Practical Ramjet and Scramjet Designs Radically Reduce Spaceflight Cost

Ramjets are far more fuel efficient than rockets and can travel much faster��than turbojets. They contain no rotating parts and are mechanically simple. The compressor of a turbojet is replaced by the ramming effect of the engine’s forward motion into the onrushing air���thus the term ramjet engine.

Since a ramjet can only operate efficiently at one optimal speed, to operate efficiently at a wide range of speeds would require 100 different ramjets. Thus, our task is to dynamically change our single ramjet into 100 different ramjets as we move along our flight envelope. Our single ramjet must change shape to form each of the 100 different ramjets we need. What we seek is a variable geometry ramjet than can transition itself and reconfigure itself into the 100 different ramjet shapes. What is also needed is the ability for this single ramjet engine to further warp itself into the form a hypersonic scramjet as we increase speed and altitude.

The key to low-cost next generation space travel is an inexpensive air-breathing propulsion system to propel the spacecraft into near orbital conditions. To accomplish this, a wide flight envelope ramjet / scramjet must be further studied and designed.

To build a low cost spacecraft we need the simplest mechanical shapes and actuators to form the variable geometry ramjet. What could be mechanically simpler than a door? Therefore, our variable geometry moving surfaces will resemble doors, i.e. a flat surface moving about a pivot point like a door swinging on a hinge.

In order to fly at the extremely high speeds I am proposing, we must fly at very high altitudes (150,000 feet) where air friction is extremely low. Supporting combustion in such low density altitudes can be problematic. Thus, we must collect large amounts of air and compress it significantly to support combustion. This can be accomplished with a very large air-intake aperture as compared to the combustion chamber’s dimensions. In other words, we may need a very large opening during the highest part of the flight to gulp more air.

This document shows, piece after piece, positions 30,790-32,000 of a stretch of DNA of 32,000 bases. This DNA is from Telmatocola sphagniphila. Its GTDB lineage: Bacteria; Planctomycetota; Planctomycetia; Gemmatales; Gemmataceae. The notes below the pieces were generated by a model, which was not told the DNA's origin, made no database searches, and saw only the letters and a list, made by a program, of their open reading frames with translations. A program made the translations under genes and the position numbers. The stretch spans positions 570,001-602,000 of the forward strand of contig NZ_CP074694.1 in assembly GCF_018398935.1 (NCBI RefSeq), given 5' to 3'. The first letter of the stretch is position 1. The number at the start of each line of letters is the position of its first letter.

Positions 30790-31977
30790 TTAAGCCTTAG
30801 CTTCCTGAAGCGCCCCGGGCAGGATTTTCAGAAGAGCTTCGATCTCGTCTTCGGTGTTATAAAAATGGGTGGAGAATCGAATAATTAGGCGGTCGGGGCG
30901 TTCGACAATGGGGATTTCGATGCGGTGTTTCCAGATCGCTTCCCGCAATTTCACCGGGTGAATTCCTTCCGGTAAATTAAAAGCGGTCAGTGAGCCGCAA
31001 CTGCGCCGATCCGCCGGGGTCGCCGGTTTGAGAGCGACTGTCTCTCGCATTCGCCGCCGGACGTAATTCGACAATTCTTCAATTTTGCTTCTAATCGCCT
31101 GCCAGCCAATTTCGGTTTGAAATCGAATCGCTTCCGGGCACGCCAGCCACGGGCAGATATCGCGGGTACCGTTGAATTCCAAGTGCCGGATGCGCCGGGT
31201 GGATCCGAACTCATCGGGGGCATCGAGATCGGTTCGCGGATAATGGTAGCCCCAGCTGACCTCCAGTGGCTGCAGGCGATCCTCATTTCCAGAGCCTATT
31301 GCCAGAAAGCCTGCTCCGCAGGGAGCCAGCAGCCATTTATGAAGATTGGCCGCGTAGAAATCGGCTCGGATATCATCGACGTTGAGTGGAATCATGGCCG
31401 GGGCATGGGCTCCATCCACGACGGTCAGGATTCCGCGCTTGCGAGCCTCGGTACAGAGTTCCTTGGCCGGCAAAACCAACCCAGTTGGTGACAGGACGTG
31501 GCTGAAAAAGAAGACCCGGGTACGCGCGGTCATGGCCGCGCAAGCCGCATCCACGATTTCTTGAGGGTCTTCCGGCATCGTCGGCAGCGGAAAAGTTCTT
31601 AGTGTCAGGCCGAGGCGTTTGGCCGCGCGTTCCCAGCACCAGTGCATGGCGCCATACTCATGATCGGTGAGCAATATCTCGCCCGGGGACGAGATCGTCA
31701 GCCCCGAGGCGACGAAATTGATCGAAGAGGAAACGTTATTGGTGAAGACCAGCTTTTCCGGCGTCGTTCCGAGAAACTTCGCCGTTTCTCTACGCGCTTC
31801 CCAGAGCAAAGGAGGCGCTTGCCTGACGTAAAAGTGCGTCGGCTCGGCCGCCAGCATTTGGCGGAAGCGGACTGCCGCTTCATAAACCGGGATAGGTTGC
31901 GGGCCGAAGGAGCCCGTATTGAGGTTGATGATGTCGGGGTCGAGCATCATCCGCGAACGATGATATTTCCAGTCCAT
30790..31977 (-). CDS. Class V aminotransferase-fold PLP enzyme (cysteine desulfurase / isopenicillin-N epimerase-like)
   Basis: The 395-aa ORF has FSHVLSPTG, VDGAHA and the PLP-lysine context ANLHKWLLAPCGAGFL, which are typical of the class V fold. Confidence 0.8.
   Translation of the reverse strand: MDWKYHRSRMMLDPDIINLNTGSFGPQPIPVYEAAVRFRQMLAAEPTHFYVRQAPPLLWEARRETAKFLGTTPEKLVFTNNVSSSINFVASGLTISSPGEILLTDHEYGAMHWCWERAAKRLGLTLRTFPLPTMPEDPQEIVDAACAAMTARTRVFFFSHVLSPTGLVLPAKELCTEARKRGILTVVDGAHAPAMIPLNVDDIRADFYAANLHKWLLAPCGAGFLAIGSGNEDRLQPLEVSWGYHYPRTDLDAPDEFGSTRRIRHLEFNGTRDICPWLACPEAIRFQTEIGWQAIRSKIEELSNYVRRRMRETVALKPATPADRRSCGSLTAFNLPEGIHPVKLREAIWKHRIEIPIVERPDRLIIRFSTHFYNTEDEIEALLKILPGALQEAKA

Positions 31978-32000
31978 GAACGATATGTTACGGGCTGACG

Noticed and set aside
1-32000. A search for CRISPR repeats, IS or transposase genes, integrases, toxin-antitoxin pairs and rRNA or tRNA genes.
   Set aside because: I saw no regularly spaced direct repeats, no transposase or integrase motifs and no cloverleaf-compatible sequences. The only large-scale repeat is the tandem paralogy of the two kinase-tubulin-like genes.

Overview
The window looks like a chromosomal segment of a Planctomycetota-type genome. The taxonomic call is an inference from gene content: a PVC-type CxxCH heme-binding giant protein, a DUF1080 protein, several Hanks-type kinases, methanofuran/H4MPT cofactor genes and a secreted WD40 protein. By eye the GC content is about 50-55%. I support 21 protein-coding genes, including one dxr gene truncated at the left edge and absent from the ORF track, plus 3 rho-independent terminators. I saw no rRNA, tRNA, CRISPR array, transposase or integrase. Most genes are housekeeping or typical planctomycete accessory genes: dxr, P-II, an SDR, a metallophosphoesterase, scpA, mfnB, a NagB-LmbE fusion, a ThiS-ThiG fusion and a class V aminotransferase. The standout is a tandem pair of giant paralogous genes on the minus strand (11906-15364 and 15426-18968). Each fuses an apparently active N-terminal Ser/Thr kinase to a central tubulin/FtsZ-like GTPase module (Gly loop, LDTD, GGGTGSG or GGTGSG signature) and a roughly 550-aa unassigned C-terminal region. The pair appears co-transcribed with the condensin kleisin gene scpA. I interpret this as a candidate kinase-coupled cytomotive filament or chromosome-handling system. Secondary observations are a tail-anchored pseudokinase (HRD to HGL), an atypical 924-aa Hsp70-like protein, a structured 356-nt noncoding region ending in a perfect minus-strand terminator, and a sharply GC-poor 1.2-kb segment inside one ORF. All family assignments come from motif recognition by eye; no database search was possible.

Below are examples of such a ramjet engine configured for different air-intake openings for different segments of its flight:

Illustration of a lower speed ramjet engine with smaller air-intake opening  Illustration of a mid speed ramjet and scramjet engine with larger air-intake opening  Illustration of a hypersonic scramjet engine with huge air-intake opening

It’s not enough to collect large amounts of air. It is also important to compress this air enough to support combustion. The supersonic shock waves that will form between the air-intakes will compress the onrushing air.

Let me greatly simplify supersonic air compression by saying a supersonic shock wave is created when air impacts a wedge shape. The air before the shock wave is at a lower density than the air after the shock wave. If you look at a wedge shape inside a supersonic wind tunnel you can actually see the shock waves it produces. Think of it as sound that is so intense you can see it. It appears to look like a sheet of glass separating the two areas of air density.

Air passing from one side of the shock wave to the other is compressed. It is reasonable to think of the supersonic shock waves as performing a similar function as the compressor blades inside a turbojet engine.

Similarly, the more shock waves you have, the greater the compression can become, just like multiple stages of compressor blades further compress the air in a turbojet.

The initial shock wave from the top wedge may intersect with the initial shock wave from bottom wedge with the intersection creating another set of shock waves for the onrushing air to pass through. These second shock waves may then intersect with the wedge surfaces creating a third set of shock waves. The illustration below graphically depicts this interaction.

illustration discribing the sock waves between two ramjet or scramjet wedges in hypersonic flightThe above explanation is an over simplification of the actual number of shock waves that may be created between the two wedges. As a general rule the further the wedges are spread apart, the more shock waves will be created. However, this rule is highly dependent on the altitude and speed of the spacecraft.

Since ramjet technology was mostly abandoned in the 1950s, we have greatly increased our knowledge of hypersonic airflow and computer modeling techniques. We can now simulate and calculate what optimal air-intake angles the wedges will require for maximum efficiency. Further, spacecraft materials have significantly advanced so that these high speed-ramjets can withstand the high-temperatures of such high-speed hypersonic flight. What was impossible complex technology in the 1950s is trivial today.

As compared to rockets, ramjets and scramjets are a practical and dramatically lower cost methodology for the booster phase of a spacecraft.

In the book, “What If We Made Space Travel Practical?” several solutions regarding supersonic and hypersonic ramjets and scramjets are presented.